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Colin Jackson: I fell out with Linford Christie and almost torched our office

Olympian Colin Jackson, 47, talks roots, eating disorders, and seeing red with Linford Christie...

I grew up on a Cardiff council estate but if you’d asked the 16-year-old me where he was from he would have said Jamaica. I was brought up as a Jamaican and I only associated with Jamaicans. To me exotic food was British food. I’d tell him the Welsh pride will come, but it was only in my late teens, wearing a Welsh vest that I recognised Welsh as my primary nationality.

By the time I was 16 athletics had given me the opportunity to travel, meet new people and experience cultures in a way I’d never imagined. The sporting world takes you to a place that’s not real. When you’re representing your country in Sydney one day and in Wales the next, there’s a brutal realisation that real life isn’t that fantasy where everybody looks after you and you get anything you demand.

I wasn’t a confident teenager but when you start being successful people start listening to you. I was fortunate I found something that gave me a voice. Nobody enjoys losing and when you’re young you’ll put time and effort into what you’re good at. For me it was hurdling. I thought of it as an art form.

When my athletics career was coming to an end I spent hours at my GP having anxiety attacks

My sport was my relationship. I couldn’t be in love with two things at the same time. I wanted to be successful and I didn’t let anything get in my way, be it family or friends. I was giving at least five days a week of my life to athletics. I would tell my younger self to enjoy being a champion. I won 25 major medals and there are no adjectives that can describe the feeling of being the undisputed best in the world at something you love. But straight after I broke the 110m hurdles record in 1993 my coach said: “What happened at hurdle six?” I knew as soon as I got back to Cardiff it was going to be back to the drawing board.

I have one of those addictive personalities that you have to be careful of. I was always pushing myself to the limit and when I couldn’t physically train any more, I challenged myself to see how well I could perform on as few calories. Unfortunately I was being quite successful. As I was getting lighter I was racing very well. People were saying: “Dear lord, Colin, how much weight have you lost?” I took a long look at myself once and I was so skinny I could see my hip bones. An eating disorder isn’t the same as a person taking drugs – athletes who dope are just cheating bastards – but I’d tell the younger me that unless you recognise the problem you have no chance of making it out of the cycle.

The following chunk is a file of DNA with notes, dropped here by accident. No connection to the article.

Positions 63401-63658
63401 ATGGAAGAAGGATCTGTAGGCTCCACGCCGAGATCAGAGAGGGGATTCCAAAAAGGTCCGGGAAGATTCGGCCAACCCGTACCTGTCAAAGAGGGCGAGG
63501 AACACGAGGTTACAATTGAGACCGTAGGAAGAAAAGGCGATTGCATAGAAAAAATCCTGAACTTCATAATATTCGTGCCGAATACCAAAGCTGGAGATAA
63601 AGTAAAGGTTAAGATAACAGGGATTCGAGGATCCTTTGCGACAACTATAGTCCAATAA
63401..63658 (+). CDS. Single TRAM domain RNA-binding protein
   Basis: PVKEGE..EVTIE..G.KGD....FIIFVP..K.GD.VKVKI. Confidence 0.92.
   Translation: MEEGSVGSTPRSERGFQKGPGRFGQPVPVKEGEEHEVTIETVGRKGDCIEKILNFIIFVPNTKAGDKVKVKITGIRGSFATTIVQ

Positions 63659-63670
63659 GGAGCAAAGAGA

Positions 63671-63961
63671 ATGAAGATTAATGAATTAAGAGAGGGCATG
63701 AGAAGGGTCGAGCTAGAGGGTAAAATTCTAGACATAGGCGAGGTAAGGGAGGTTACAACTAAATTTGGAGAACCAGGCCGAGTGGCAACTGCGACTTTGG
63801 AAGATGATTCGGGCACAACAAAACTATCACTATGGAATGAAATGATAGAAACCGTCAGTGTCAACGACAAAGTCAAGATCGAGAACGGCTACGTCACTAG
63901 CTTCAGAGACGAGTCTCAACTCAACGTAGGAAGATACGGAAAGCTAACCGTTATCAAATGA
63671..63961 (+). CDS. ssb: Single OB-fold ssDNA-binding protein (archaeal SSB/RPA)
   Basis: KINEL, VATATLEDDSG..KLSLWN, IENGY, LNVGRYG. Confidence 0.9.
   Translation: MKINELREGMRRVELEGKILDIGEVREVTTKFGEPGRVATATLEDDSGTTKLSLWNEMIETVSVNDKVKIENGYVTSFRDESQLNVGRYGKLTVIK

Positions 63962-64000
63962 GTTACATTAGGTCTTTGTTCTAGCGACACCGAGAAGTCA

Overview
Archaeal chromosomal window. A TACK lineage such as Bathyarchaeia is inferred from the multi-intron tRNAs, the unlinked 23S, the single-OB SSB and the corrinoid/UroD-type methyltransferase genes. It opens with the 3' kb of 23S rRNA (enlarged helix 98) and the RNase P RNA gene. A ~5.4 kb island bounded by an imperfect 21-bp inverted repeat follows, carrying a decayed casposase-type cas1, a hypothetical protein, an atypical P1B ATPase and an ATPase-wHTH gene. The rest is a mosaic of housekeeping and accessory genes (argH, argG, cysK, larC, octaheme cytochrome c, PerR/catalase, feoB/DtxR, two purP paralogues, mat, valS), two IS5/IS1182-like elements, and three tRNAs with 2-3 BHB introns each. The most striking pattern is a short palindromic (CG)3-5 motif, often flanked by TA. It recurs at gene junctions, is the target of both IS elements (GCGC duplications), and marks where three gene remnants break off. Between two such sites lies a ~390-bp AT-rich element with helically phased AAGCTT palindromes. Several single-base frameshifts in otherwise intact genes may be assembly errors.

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When my athletics career was coming to an end I spent hours at my GP having anxiety attacks. When you spend all of your adult life doing something and suddenly that stops you think, how am I going to earn money, how am I going to live? Getting a job with the BBC made a huge difference to me.

I have a killer instinct and sometimes it spills over. When there was a little fall out between myself and Linford Christie I almost torched our office. I always think things through and in my mind I knew I’d have been happy to do time in the circumstance. There were a couple of young mothers with prams outside who weren’t going to move. They saved the day and saved me too. Lots of people think I’d never do anything like that but try racing against me and see what kind of killer instinct I have. You wouldn’t enjoy competing against me, that’s for sure.

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